Why Is Glass Transparent? Understanding Transparent Materials and Their Uses

Transparency is a physical property that we observe every day, though perhaps it is not one that we give a huge amount of thought to. Also known as diaphaneity or pellucidity, transparency in materials allows light to pass through unaffected, thus making them see-though.

Optically transparent materials are essential in many scientific and manufacturing applications and new ways of utilizing these are being worked on all the time, some of which are highlighted later in the article.

But what makes a material transparent? It is all to do with how the atoms, and hence the electrons, in a material are arranged. If a photon (a particle of light) traveling through a solid meets an electron with an energy gap of equal energy, it will be absorbed by that electron as it 'jumps' to a higher energy level. This means that very little light can travel through the material without being absorbed, thus making the material opaque. However, with transparent materials, the energy gap is larger, so that the photons cannot excite the electrons into a higher energy level. This allows the photons to pass through the material unaffected, making the material see-through. So in essence, the interaction between light and a material is based on the light wavelength and the nature of the material.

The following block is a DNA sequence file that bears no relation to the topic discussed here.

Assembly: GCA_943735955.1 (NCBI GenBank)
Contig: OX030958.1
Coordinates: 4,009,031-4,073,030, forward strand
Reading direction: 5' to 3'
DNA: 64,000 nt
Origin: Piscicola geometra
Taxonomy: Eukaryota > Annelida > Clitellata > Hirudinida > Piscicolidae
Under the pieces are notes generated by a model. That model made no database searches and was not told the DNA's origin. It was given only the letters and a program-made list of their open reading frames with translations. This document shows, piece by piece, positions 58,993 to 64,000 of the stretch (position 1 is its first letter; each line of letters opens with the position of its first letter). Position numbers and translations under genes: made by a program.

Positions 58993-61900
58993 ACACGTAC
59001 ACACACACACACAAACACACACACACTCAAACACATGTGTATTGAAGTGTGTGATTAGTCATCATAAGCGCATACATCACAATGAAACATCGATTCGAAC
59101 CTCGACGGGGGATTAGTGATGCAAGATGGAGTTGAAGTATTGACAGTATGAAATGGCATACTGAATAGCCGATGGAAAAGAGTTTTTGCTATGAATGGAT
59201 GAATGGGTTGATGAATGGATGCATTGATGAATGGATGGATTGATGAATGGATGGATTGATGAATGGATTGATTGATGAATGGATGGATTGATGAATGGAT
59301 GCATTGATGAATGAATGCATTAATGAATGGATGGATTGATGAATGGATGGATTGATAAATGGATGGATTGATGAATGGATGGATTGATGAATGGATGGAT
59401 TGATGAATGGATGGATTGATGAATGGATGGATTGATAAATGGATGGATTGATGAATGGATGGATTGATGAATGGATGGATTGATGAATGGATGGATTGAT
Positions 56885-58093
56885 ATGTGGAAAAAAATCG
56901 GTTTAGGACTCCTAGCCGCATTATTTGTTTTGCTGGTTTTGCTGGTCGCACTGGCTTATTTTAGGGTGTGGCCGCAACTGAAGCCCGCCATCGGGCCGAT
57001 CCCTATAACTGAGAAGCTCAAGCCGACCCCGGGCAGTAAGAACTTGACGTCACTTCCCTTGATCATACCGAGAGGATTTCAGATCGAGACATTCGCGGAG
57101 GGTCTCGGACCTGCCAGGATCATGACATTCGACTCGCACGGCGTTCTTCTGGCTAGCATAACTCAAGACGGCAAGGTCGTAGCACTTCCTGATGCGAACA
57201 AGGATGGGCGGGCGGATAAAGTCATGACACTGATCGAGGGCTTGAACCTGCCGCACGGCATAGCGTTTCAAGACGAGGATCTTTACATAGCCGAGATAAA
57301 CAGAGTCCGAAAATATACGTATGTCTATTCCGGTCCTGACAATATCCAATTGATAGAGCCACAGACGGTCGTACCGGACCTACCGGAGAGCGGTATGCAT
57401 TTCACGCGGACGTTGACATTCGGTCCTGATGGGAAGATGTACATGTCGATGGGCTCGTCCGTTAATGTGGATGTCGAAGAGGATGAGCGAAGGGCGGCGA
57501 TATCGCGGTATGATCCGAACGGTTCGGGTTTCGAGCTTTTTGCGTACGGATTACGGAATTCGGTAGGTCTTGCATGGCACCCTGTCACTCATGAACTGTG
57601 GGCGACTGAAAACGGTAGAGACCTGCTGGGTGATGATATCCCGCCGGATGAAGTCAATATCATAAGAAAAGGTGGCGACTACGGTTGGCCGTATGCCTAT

This theory is explained in more animated detail by Professor Phil Moriarty for the University of Nottingham.

Important Transparent Materials

There are many natural and synthetic materials that are transparent, but the ones listed below have some of the most beneficial applications in materials science:

  • Glass
  • Aluminium oxynitride
  • Diamond
  • Sapphire
  • Transparent ceramics
  • Transparent conductive films

Applications of Transparent Materials

The materials listed above have a wide range of applications, from the mundane to the magical.

Flat glass is the most recognizable transparent material, but is used in much more than just windows. Solar panels, microscopes, greenhouses and radiation protection are just some of the further applications of flat glass.